View from academia: How to make Singapore’s internet plan work

A leading cyber security professor gives her view.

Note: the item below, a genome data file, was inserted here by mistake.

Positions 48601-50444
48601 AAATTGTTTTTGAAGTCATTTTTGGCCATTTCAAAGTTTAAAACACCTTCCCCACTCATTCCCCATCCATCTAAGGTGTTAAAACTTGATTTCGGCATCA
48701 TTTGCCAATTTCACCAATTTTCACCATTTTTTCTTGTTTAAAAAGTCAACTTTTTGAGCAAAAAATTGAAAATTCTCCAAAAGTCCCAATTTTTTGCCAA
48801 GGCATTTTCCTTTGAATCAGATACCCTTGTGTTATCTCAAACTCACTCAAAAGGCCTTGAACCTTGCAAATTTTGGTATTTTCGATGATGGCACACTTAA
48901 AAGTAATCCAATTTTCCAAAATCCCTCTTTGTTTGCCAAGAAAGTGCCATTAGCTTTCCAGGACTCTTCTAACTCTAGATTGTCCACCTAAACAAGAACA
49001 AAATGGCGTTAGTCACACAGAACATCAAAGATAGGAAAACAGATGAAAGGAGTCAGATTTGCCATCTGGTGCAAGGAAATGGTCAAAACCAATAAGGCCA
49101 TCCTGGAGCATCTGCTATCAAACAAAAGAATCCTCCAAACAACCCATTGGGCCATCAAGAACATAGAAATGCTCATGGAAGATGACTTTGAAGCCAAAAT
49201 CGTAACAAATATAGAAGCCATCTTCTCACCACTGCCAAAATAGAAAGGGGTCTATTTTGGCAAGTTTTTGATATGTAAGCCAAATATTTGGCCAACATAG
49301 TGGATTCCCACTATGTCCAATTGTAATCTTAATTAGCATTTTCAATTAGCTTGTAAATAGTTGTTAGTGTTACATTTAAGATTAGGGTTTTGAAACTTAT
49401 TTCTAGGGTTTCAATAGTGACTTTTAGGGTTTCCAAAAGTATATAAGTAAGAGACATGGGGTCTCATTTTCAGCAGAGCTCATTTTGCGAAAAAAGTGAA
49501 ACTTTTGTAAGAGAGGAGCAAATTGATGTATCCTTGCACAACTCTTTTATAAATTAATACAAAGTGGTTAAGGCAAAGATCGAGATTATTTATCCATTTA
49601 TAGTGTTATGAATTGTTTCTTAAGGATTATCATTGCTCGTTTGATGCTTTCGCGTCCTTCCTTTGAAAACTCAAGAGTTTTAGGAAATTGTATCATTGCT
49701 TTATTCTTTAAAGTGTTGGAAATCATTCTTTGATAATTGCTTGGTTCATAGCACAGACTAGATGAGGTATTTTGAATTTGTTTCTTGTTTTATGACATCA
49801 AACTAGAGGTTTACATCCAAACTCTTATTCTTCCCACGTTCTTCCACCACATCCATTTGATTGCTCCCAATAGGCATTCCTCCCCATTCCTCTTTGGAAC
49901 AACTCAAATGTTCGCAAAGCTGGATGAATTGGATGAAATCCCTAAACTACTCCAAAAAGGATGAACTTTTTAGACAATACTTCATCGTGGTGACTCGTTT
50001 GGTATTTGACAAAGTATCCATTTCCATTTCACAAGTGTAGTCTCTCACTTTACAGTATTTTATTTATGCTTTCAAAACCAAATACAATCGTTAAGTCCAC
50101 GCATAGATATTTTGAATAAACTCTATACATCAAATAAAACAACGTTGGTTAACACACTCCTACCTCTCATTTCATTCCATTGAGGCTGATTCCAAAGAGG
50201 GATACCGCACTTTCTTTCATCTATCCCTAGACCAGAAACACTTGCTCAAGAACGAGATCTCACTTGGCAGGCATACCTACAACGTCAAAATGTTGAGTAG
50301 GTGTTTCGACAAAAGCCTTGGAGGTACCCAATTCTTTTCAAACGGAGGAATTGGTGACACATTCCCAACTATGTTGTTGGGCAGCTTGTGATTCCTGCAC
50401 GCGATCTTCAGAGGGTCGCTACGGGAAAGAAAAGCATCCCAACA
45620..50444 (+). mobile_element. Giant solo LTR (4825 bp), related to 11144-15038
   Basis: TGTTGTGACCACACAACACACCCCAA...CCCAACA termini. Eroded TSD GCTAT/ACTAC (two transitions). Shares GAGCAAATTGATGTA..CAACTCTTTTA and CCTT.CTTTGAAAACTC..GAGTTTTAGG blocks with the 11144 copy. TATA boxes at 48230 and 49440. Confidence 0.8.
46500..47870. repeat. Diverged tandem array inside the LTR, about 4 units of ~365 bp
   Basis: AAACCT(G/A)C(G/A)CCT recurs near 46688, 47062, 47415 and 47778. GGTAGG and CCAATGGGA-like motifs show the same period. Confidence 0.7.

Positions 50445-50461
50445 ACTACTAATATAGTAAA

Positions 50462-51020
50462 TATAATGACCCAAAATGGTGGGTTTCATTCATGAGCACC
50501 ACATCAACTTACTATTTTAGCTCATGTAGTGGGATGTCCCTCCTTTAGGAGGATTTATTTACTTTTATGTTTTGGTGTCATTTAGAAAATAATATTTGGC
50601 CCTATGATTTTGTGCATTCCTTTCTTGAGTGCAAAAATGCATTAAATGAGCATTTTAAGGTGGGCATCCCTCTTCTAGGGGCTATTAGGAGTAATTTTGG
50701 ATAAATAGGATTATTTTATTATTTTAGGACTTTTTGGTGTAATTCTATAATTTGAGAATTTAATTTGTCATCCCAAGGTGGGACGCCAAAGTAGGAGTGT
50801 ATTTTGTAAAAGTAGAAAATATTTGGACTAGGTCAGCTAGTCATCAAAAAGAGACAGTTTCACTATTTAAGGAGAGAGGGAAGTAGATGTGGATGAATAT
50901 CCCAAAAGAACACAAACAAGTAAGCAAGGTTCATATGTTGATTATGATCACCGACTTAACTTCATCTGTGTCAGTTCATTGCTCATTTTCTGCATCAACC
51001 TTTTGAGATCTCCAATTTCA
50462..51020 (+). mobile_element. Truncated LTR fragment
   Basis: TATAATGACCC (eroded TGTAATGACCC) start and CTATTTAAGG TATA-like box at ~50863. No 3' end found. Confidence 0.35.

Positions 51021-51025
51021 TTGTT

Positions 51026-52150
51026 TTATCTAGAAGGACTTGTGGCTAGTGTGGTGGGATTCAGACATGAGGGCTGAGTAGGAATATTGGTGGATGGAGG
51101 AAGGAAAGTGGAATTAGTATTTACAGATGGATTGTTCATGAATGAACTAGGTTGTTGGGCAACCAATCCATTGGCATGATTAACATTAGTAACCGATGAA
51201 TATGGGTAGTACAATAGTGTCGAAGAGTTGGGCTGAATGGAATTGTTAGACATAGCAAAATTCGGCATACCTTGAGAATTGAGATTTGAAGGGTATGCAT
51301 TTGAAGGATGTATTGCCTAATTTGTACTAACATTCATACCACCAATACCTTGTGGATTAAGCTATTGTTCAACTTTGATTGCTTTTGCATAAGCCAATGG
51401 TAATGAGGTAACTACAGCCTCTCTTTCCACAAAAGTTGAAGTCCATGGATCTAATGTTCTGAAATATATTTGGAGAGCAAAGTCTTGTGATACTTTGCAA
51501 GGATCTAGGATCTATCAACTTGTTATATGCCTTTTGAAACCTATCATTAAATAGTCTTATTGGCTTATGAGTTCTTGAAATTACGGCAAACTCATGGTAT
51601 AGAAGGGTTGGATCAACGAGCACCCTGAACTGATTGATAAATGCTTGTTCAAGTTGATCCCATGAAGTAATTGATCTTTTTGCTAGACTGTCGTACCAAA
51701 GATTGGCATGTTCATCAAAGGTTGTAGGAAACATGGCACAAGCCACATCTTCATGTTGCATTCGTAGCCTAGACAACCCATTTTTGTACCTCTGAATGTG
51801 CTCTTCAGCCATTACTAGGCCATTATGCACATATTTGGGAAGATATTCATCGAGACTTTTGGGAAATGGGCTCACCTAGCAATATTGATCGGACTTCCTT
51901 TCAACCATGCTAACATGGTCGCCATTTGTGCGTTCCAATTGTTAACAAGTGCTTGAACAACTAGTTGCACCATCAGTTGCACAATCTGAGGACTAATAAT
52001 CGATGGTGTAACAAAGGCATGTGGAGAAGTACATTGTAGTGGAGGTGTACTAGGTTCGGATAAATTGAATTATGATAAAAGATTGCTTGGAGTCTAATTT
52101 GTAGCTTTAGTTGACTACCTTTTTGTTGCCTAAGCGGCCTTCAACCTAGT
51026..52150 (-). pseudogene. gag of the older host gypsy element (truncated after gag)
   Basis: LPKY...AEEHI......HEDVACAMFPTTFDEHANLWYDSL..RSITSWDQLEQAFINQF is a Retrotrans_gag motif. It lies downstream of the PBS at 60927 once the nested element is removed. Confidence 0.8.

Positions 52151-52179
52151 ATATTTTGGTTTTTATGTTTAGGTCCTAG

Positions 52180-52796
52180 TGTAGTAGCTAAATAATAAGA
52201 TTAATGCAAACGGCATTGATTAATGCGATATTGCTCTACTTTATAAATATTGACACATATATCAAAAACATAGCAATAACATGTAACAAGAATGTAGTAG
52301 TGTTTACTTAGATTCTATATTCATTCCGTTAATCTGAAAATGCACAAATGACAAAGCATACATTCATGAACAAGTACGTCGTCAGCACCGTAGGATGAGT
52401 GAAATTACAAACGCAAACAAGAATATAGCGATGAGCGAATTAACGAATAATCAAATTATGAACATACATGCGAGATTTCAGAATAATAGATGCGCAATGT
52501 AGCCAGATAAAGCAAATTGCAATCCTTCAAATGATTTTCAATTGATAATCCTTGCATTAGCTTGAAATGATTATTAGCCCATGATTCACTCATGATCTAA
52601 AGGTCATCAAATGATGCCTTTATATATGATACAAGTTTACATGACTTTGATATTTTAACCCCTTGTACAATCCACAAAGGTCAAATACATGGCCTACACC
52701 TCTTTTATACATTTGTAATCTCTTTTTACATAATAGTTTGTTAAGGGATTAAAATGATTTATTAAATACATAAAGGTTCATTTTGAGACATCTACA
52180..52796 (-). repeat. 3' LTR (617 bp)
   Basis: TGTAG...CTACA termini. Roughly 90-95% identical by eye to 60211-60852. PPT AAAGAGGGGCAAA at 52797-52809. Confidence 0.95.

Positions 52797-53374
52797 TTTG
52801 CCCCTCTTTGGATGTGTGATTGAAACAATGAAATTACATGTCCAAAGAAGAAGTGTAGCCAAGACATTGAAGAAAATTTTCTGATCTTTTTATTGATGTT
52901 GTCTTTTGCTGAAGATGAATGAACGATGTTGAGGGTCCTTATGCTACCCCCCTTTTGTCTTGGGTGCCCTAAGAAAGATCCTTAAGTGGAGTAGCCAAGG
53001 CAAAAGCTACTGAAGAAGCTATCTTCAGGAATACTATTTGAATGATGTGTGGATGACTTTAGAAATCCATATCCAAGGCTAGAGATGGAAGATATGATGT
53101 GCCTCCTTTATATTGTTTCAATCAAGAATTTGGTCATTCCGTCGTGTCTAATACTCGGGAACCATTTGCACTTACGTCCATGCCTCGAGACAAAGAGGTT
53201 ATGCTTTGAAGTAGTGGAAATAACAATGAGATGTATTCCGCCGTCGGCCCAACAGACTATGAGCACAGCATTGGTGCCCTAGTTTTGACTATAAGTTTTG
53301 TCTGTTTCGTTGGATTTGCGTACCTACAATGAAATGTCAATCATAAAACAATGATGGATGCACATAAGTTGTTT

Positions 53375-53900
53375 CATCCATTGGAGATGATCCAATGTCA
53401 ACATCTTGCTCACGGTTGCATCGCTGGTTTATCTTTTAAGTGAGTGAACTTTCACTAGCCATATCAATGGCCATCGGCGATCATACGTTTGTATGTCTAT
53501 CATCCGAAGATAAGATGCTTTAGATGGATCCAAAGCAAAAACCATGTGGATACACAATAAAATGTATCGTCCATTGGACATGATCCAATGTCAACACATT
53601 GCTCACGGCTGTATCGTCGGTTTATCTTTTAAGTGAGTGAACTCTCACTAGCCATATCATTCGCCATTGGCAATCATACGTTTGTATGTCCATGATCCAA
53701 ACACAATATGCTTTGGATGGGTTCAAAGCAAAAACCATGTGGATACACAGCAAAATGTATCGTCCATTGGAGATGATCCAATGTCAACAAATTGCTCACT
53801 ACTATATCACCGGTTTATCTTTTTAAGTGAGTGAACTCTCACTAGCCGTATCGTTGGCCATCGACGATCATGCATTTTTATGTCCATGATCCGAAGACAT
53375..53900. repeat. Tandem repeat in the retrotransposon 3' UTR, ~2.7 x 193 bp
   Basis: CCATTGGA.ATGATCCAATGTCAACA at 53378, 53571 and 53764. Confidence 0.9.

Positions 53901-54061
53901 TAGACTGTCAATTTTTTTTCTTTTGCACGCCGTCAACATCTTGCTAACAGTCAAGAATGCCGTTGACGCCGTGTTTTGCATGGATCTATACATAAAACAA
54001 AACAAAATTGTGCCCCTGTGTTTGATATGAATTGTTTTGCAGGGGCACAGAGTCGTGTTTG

The Singapore Government will prevent officials from accessing the internet on their work computers from next year. What will this achieve? GovInsider spoke to Professor Angela Sasse, Professor of Human-Centred Technology at University College London - and Director of the UK Research Institute in the Science of Cyber Security - to seek an expert’s views on the benefits and risks of this new approach. How it would work Singapore’s approach will work “if everybody complies with this”, she says. Employees won’t have to worry as much about accidentally bringing malware into the system because the security is tightly controlled. “By following those rules you get a certain amount of peace of mind.” However, there are risks with any approach. In this case, there is a risk that officials come up with “workarounds”, Professor Sasse says. “Some of the workarounds that people then do are worse than the original threat.” The government should learn from the military - where certain systems are kept “air gapped” - meaning they are disconnected from the internet. “When things get busy, the machines that are supposed to be kept off the network, [can] end up being connected to the network because the information needs to be transferred very quickly,” she warns. Equally, hackers could try to find new ways of accessing government systems. They could move to “social engineering techniques”, finding ways to impersonate officials or persuade employees to insert a USB stick in the system. An example of this is stuxnet - a virus that entered Iran’s air-gapped nuclear system, Professor Sasse says. Attackers designed the virus to spread through USB drives, infecting outside computers which were believed to be connected to the nuclear system. Productivity Tighter security could also affect officials’ productivity, she says. “Everything will take much longer". As the policy currently stands, officials will have to use their second device for any external research or information. They will then need to securely transfer the material to their work machine. “You're literally transcribing information as you move it across.” But it’s important to measure the productivity loss against the cost of losing citizen data through a massive hack. It “doesn’t make sense” to have a security solution if it would cost the organisation more than the risk itself, she says. “It depends on whether they have considered potentially how much damage it does to the productivity of the organisation”, she says. Recruiting young employees A third potential problem to overcome is how it affects perception of government jobs. Attracting young people has “proved to be a problem in parts of government where access is very strict”, Sasse says. Millennials are accustomed to a certain degree of flexibility in using tech, and restriction could make government employment a less attractive proposition, she continues. For example, many private sector firms use chat apps and file sharing services to work in small groups. There could be a solution, however. Some financial institutions have come up with an alternative to provide employees with secure internet access. They have set up “demilitarised zones” that sit outside the secured office, where people can go to access internet. How to implement the policy Sasse also has advice on implementing the policy. Testing the system with users and getting their feedback is “the key thing”, Professor Sasse says: “Consult the people who will be affected by it and ask them what that means for the work they do.” This will allow the government to understand how to adapt processes over time, allowing people to continue working productively. At the same time, security technologies clearly need to evolve so that organisations don’t have to resort to such severe measures. “We need technologies that allow people to carry on doing the things they need to do, that don't get in the way as much. A lot of current security technologies were designed without really thinking about that,” she says. Cutting off internet access on government computers would work to keep online threats out. But if not implemented in the right way, it could mean new threats, fewer talented people and less productive employees in government. The key is to continue iterating the policy and learning lessons from it. Agile security is the key. Image from PerAda TV on Vimeo